Elisa Bonaparte Baciocchi, Napoleon’s smart sister
|Elisa Bonaparte with her daughter in the Boboli Gardens, |
Florence, by François Gérard, 1811
Not as well-known as her sisters, beautiful Pauline and treasonous Caroline, Elisa Bonaparte was more capable than either one of them. In fact, she was the Bonaparte sibling most like Napoleon, although she had the least influence over him. Napoleon himself said, “Elisa has the courage of an Amazon; and like me, she cannot bear to be ruled.” 
The ugly sister
Maria Anna Bonaparte – she did not adopt the name “Elisa” until she was about 18 – was born in Ajaccio, Corsica on 3 January 1777, seven and a half years after Napoleon. She was the fourth of Charles and Letizia Bonaparte’s eight surviving offspring, and their eldest daughter.
Since Napoleon moved to France to go to school when Elisa was just two years old, the two of them did not have a chance to become particularly close. The one anecdote we have of them together in Corsica does not reflect well on Elisa. She apparently allowed Napoleon to be whipped for having eaten a basket of a relative’s grapes and figs, even though she and a friend were the guilty parties. 
When she was seven, Elisa was admitted on charity to an exclusive boarding school at the convent of Saint-Cyr near Versailles. Her father died the following year. Napoleon, who was at the Royal Military School in Paris, kept an eye on her. A family friend recounts:
One day my mother, and some other members of my family, went on a visit to Saint-Cyr, and [Napoleon] Bonaparte accompanied them. When Marianne [Elisa] came into the parlour she appeared very melancholy, and at the first word that was addressed to her she burst into tears…. At length my mother learned that one of the young ladies…was to leave the school in a week, and that the pupils of her class intended giving her a little entertainment on her departure. Every one had contributed, but Marianne could not give anything, because her allowance of money was nearly exhausted: she had only six francs…. Napoleon’s first movement…was to put his hand into his pocket. However, a moment’s reflection assured him that he should find nothing there; he checked himself, coloured slightly, and stamped his foot…. My mother gave [Marianne] the money, and her distress was ended. 
|Elisa Bonaparte, Grand Duchess of Tuscany, |
by Guillaume Guillon-Lethière
Elisa remained at Saint-Cyr until August 1792, when the French Revolution resulted in the closure of all religious houses. Newly promoted to captain in a French artillery regiment, Napoleon escorted his sister back to Corsica.
The following year, Napoleon had a falling out with the Corsican nationalists. The Bonapartes fled to France. They wound up in Marseilles where, on 1 May 1797, Elisa married Félix Pasquale Baciocchi, a minor Corsican aristocrat and infantry captain 15 years her senior. Napoleon, who was by then a general, disapproved of the match. Although Baciocchi was a decent fellow, he had – as Austrian Foreign Minister Clemens von Metternich put it – an “entire want of intellectual faculties.” 
For a while the couple lived with Elisa’s favourite brother, Lucien, with whom she shared a taste for literature and the fine arts. Elisa ran a salon in Paris frequented by the painters Jacques-Louis David and Antoine-Jean Gros, the writer François-René de Chateaubriand, and the poet Louis de Fontanes, who was said to be Elisa’s lover. In 1801, Lucien wrote:
Elisa is altogether taken up with savants. Her house is a tribunal where authors come to be judged.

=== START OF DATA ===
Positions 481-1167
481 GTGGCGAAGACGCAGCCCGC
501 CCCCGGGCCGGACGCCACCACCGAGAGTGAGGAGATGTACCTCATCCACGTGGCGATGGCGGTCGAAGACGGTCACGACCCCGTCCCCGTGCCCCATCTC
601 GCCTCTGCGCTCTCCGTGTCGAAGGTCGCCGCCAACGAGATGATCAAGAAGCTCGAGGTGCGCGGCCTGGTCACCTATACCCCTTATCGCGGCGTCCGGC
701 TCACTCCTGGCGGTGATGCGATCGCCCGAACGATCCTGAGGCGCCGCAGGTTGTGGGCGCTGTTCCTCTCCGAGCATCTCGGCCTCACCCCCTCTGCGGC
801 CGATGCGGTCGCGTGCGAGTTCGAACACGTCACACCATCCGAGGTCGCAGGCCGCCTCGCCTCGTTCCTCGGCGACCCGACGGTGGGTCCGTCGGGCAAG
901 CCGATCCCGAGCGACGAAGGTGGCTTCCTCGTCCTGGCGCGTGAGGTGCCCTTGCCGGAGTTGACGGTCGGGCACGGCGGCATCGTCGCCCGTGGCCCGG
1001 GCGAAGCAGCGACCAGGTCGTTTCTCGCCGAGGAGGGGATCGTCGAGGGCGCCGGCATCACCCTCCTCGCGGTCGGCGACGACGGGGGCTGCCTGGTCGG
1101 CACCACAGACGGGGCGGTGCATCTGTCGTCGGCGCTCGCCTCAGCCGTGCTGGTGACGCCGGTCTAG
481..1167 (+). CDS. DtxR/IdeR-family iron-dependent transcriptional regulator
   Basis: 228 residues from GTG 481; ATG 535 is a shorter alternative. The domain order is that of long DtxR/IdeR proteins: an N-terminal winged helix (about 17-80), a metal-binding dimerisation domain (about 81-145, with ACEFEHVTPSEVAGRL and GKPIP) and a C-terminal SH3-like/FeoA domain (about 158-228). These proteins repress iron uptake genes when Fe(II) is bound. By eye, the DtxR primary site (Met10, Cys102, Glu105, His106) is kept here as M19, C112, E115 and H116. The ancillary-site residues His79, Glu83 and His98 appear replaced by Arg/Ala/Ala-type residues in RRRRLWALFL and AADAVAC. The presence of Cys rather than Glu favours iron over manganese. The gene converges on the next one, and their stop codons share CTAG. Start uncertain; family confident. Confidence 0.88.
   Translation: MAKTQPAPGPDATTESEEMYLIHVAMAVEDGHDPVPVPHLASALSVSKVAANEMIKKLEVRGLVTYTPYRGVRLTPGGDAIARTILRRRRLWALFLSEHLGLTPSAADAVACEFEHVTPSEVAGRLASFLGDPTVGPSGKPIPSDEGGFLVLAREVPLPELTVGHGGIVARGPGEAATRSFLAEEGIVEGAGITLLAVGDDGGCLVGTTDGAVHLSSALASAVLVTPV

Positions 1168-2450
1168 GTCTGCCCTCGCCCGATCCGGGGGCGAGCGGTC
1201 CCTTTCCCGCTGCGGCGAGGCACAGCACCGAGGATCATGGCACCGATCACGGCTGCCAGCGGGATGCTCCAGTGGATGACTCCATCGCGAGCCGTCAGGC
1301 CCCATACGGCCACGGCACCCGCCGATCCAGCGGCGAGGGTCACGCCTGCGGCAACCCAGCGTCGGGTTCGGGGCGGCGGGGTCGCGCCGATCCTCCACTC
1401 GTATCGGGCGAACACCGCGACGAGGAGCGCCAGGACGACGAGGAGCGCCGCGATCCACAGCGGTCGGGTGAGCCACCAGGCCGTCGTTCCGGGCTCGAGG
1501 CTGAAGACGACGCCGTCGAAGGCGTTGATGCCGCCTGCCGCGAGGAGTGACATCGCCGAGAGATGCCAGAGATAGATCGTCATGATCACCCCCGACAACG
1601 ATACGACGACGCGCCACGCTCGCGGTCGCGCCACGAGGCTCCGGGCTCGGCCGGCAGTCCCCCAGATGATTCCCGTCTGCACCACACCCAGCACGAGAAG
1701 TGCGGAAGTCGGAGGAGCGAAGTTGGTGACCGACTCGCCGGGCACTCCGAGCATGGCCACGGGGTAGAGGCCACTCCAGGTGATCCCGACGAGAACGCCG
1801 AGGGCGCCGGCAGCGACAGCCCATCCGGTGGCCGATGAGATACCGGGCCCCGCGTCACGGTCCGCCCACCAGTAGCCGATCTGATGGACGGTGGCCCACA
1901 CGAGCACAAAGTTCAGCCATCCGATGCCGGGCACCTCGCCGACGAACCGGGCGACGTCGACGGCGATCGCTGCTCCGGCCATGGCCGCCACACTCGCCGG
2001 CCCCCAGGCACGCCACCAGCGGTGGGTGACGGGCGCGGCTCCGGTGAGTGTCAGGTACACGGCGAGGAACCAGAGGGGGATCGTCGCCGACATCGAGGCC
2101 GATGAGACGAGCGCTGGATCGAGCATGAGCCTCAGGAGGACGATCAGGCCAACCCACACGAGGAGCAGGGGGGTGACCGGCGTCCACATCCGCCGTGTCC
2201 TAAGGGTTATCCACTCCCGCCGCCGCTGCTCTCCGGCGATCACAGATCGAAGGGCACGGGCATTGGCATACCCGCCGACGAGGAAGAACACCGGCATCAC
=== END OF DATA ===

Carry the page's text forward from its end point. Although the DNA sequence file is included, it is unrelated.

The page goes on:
Though she was clearly intelligent, Elisa gained a reputation of being unattractive. arrogant and sharp-tongued.
A harsh and domineering expression injured the effect of features which might otherwise have been pleasing, and her manner, which was abrupt and almost contemptuous toward inferiors, rendered her address distant and suspicious. Her bones were large and prominent, and her limbs ill-shaped: her gait was not graceful, and often subjected her to the playful mockeries of her sister Pauline. 
A benevolent despot
|Elisa Bonaparte by Marie Guilhelmine Benoist, |
Like Caroline, Elisa was upset when Napoleon crowned himself Emperor of the French and did not give her a title. In response, in 1805 Napoleon made Elisa and Baciocchi Princess and Prince of Piombino, a small principality on the west coast of Italy, opposite Elba. He soon added Lucca, north of Piombino, to their holdings.
While Baciocchi commanded their tiny army, Elisa governed. She took her duties seriously, ruling as a benevolent despot. She formed a court in imitation of the one in Paris, drew up a constitution, made laws, and saw to the interests of her domain within the Empire. In June 1806, she wrote to Napoleon:
If the public debt, the pensions and charges imposed on my States are not diminished, they will absorb more than half the revenues. Never in France, under the rule of your predecessors, did the debt exceed the quarter, while under your Empire it is barely a sixth of the proceeds. 
Lucca and Piombino prospered. Elisa promoted agriculture and industry, patronized the arts and letters, revived the marble quarries of Carrara, and opened schools and a new hospital. Niccolò Paganini became a court violinist. He gave private lessons to Baciocchi who, according to Lucien Bonaparte, could “scrape [the violin] passably, but so constantly is he at it that he ends by getting on the nerves both of his innocent instrument and his hearers.” 
Elisa did such a good job that, in 1809, Napoleon made her Grand Duchess of Tuscany, a place she had long had her eye on. She moved her court to the Pitti Palace in Florence, which she refurbished in competition with Caroline’s court in Naples. Baciocchi did not rise in rank and had little to do. As a general commanding the local military division, he remained under his wife’s supervision. The two lived apart and took lovers.